Anything but Fine: My Traumatic Brain Injury – Part 2
Originally published on allnurses.com. Re-posted with permission.
This three-part series takes you through my devastating diagnosis of a TBI and how it lead to my nursing career and ultimately a prognosis of hope.
I will never forget the panic I felt on that morning when I tried to get up and could not lift my head off my pillow. My first thought was the hospital had missed a neck fracture and I was now paralyzed. The fact that I was all alone in a hotel room when this happened only added to my terror. My Dad was in the room next door unaware that anything was wrong. We were still in Arizona trying to wrap up all the loose ends that needed to be taken care of before I could resume my trip to college.
Knowing I had to find a way to tell my Dad I needed help, I reached out my arm towards the phone but it wasn't long enough. Carefully I began to try to move my body closer to the edge of the bed while still keeping my head and neck as still as possible. I just could not get close enough. After what seemed like an hour, I realized the only way to get help was to find a way to sit up so I could scoot to the edge of the bed. With my left hand under my head and my right hand on the other side, I slowly began to sit up.
My head felt like it weighed a hundred pounds. It was as if all the muscles in my neck were no longer functioning. That's when the light bulb went on. This must be a result of the whiplash. I vaguely remembered a nurse in the ER telling me my neck could begin to feel like a noodle. Not only had my car been stationary and absorbed the full load of the collision, I had also been looking in the rearview mirror at the time of impact. This further intensified the amount of trauma my neck sustained. I finally managed to call my Dad, but as soon as I heard his voice all I could do was cry. Knowing my Dad was already upset about the situation, I quickly pulled myself together and told him I was just scared and would be ok. I'm not sure if he completely believed me but he reminded me how tough I was and the importance of being able to continue to move forward. This was the beginning of the emotional roller coaster I began to ride each and every day.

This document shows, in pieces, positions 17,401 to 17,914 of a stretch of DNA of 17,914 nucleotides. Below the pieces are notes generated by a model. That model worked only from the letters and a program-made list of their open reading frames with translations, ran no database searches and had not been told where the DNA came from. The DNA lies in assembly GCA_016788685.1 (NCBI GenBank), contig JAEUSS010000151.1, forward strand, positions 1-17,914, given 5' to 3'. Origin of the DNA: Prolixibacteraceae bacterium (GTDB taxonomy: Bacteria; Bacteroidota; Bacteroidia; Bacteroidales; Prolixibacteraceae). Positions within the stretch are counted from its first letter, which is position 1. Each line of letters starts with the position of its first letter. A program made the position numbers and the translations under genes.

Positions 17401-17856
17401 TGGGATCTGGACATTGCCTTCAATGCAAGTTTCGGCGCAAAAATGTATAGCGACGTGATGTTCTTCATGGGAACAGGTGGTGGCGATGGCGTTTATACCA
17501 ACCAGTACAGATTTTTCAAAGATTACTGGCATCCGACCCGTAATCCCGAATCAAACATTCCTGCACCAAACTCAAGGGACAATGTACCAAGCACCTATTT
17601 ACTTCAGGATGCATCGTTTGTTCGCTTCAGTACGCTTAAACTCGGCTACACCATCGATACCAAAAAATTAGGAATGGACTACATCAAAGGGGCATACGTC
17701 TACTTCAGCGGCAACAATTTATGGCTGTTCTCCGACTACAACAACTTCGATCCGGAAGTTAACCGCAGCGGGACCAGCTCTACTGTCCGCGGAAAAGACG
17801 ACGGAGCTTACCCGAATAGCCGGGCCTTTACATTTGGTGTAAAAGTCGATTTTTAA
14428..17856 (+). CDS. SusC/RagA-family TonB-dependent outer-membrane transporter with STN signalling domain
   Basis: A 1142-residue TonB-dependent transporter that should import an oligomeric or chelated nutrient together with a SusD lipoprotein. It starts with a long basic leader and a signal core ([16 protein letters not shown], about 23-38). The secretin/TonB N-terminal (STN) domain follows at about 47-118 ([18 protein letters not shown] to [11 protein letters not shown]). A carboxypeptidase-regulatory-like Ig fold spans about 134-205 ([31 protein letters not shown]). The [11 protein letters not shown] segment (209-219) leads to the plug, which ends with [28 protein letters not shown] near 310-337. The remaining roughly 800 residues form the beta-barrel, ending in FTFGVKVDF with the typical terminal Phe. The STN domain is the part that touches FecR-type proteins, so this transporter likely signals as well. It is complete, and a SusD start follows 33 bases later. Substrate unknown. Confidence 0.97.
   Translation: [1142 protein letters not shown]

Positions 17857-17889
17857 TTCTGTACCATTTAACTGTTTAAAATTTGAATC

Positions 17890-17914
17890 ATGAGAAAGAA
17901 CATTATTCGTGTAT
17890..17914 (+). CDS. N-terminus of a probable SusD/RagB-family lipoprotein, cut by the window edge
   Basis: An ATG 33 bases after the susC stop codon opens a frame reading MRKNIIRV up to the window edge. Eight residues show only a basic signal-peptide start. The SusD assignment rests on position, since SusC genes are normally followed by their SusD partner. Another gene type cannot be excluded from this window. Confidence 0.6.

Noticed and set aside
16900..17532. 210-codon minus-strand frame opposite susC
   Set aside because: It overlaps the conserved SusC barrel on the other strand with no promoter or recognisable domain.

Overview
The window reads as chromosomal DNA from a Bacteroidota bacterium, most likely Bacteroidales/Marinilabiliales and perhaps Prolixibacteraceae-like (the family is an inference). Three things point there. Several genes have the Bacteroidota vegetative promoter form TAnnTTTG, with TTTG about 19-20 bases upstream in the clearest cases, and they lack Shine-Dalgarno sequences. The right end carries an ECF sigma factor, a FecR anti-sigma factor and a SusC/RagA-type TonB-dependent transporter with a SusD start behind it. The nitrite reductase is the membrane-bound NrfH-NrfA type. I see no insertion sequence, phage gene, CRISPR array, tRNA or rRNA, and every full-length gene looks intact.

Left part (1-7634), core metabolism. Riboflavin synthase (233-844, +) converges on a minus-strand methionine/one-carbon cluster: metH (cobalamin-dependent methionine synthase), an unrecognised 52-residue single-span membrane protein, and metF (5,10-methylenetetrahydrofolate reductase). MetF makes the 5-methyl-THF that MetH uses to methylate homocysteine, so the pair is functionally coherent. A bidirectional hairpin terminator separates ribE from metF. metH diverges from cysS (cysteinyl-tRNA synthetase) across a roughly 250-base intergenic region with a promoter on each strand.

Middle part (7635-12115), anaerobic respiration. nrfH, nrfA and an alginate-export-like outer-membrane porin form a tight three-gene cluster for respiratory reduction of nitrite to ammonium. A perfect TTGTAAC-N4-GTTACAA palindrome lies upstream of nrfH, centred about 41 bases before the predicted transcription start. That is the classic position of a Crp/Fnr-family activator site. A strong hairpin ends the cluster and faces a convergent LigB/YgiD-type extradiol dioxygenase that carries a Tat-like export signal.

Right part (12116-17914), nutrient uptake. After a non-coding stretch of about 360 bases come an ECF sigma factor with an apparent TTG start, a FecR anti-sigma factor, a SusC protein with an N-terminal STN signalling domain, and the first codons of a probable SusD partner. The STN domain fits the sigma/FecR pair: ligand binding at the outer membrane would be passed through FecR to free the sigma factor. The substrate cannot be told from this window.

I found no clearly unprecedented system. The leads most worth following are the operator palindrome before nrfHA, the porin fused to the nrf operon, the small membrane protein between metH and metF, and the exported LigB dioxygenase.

On the outside, had you not known what happened to me, you would never have any idea of the battle I was struggling with internally. For me, this was absolutely the most difficult part. I didn't look sick. Yes, I had some scars and for over a year I limped due to my right hip injury, but that looked pretty minor. No one could see how injured my brain was. No one knew how hard I was trying to be brave and not disappoint anybody. But as days turned to weeks and weeks to months I began to lose my mind.
Although I did finally make it to Pennsylvania, my dream of becoming a doctor seemed like a distant memory. I no longer felt like myself and didn't identify with any of my previous goals. The overachiever in me tried to keep pushing but at some point just quit. Although I knew it would devastate my family, I withdrew from college. At this point, I couldn't remember my social security number and barely knew who I was anymore. It felt like I was living the life of a complete stranger. Even stranger was the fact that I really didn't care.
With no real plan, no job, and nowhere to live I decided on a whim to move back to California. I asked a guy I had met only two weeks before the accident if I could live with him for a while. This was so unlike the old me, but the new me seemed to think it was completely rational. When he agreed, I left my family and all of my hopes and dreams behind me. The moment I stepped on that plane to go back to California was the moment I began my descent into the rabbit hole.
For Part 1 of this story, read: In the Blink of an Eye